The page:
Lesion nematodes are migratory endoparasites, meaning that they move around within plant tissues, feeding as they go from cell to cell using their stylet. The stylet is a hollow spear-shaped structure used to puncture plant cells for entry, to inject saliva that begins digestion, and then to withdraw cell contents for ingestion (Figure 2). Reproduction is variable among species of Pratylenchus. Some species have males and females that mate, other species have only females and reproduce by parthenogenesis without mating. Pratylenchus hippeastri is a male-less species that reproduces without mating. Although rare males have been found in bromeliads (but not amaryllis), they are not believed to play a role in reproduction for this species.

Lesion nematodes typically lay eggs inside of host plant tissue or in the soil nearby. Upon feeding, the nematode undergoes three more molts into a third and fourth stage juvenile, and then into an adult. At any stage (second-stage juvenile to adult), a lesion nematode may exit the host root and later enter the same or a different root. The various juvenile life stages of lesion nematodes look very similar to adults, differing only in body size and lack of a developed reproductive system. The adult female can be easily recognized by having a vulva and functional reproductive system (Figure 3); males have a bursa and spicules (Figure 4).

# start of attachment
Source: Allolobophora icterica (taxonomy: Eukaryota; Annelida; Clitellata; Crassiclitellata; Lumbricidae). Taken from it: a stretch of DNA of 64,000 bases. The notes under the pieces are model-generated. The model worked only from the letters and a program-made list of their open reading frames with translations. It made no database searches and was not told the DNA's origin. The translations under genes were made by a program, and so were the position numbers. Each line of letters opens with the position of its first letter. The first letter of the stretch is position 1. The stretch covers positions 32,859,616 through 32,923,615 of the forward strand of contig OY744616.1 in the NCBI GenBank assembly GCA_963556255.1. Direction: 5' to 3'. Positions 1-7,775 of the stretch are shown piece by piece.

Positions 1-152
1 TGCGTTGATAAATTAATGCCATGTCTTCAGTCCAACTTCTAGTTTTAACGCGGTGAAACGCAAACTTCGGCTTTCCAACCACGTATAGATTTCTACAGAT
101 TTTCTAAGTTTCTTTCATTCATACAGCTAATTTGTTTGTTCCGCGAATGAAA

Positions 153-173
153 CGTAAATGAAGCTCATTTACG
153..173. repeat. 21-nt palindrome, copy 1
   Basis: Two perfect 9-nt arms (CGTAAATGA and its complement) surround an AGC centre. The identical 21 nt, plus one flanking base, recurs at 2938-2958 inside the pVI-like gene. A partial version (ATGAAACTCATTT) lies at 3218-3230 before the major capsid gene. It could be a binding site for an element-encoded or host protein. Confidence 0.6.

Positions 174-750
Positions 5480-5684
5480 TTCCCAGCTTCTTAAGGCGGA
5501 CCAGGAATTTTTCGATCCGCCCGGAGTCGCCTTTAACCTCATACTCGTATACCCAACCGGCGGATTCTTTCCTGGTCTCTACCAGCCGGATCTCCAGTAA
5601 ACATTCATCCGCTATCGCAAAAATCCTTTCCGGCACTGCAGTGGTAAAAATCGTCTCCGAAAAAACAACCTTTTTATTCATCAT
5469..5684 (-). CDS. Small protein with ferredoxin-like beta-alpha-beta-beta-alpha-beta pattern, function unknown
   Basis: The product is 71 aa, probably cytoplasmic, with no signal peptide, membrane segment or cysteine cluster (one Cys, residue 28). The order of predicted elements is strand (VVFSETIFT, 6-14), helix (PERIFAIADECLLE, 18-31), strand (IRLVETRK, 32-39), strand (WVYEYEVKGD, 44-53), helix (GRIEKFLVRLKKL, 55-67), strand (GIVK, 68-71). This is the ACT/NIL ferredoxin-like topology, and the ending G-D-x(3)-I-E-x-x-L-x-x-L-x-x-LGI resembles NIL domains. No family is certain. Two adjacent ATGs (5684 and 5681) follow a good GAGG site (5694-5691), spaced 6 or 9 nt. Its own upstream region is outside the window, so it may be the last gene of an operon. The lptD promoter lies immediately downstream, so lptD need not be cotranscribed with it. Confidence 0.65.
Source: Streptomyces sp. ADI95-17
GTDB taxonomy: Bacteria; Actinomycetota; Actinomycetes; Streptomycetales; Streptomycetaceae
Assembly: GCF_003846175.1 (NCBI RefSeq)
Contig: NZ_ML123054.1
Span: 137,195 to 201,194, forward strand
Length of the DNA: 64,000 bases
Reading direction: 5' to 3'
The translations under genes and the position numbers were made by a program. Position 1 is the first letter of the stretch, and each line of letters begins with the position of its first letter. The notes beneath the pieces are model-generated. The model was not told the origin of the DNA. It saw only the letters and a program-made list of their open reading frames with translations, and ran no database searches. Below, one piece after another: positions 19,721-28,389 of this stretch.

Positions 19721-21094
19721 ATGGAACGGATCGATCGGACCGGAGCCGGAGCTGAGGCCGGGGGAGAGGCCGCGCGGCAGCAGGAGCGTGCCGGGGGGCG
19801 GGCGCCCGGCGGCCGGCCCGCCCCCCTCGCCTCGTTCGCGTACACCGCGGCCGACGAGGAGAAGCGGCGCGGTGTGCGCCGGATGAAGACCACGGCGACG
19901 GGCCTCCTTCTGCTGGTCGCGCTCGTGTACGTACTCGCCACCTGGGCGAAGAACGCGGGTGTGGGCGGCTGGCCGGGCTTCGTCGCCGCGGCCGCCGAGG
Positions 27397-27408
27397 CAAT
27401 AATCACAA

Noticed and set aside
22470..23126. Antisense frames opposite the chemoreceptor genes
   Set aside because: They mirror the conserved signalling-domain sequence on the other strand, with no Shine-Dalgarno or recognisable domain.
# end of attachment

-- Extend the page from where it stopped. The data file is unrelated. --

The head region of an amaryllis lesion nematode with flattened lips

Figure 2. The head region of an amaryllis lesion nematode with flattened lips, two lip annuli, and a short, thick stylet. Photograph by William T. Crow, University of Florida.

The tail region of a female amaryllis lesion nematode with conical, rounded tail, protruding vulval lips, and empty spermotheca

Figure 3. The tail region of a female amaryllis lesion nematode with conical, rounded tail, protruding vulval lips, and empty spermotheca. Photograph by William T. Crow, University of Florida.

Light micrographs of male of Pratylenchus hippeastri

Figure 4. Light micrographs of male of Pratylenchus hippeastri. A: Entire body; B: Pharyngeal region; C: Anterior end; D: Lateral field at mid-body; E-G: Tail region at different foci. Adapted from De Luca et al., 2011. Used with permission from CAB International.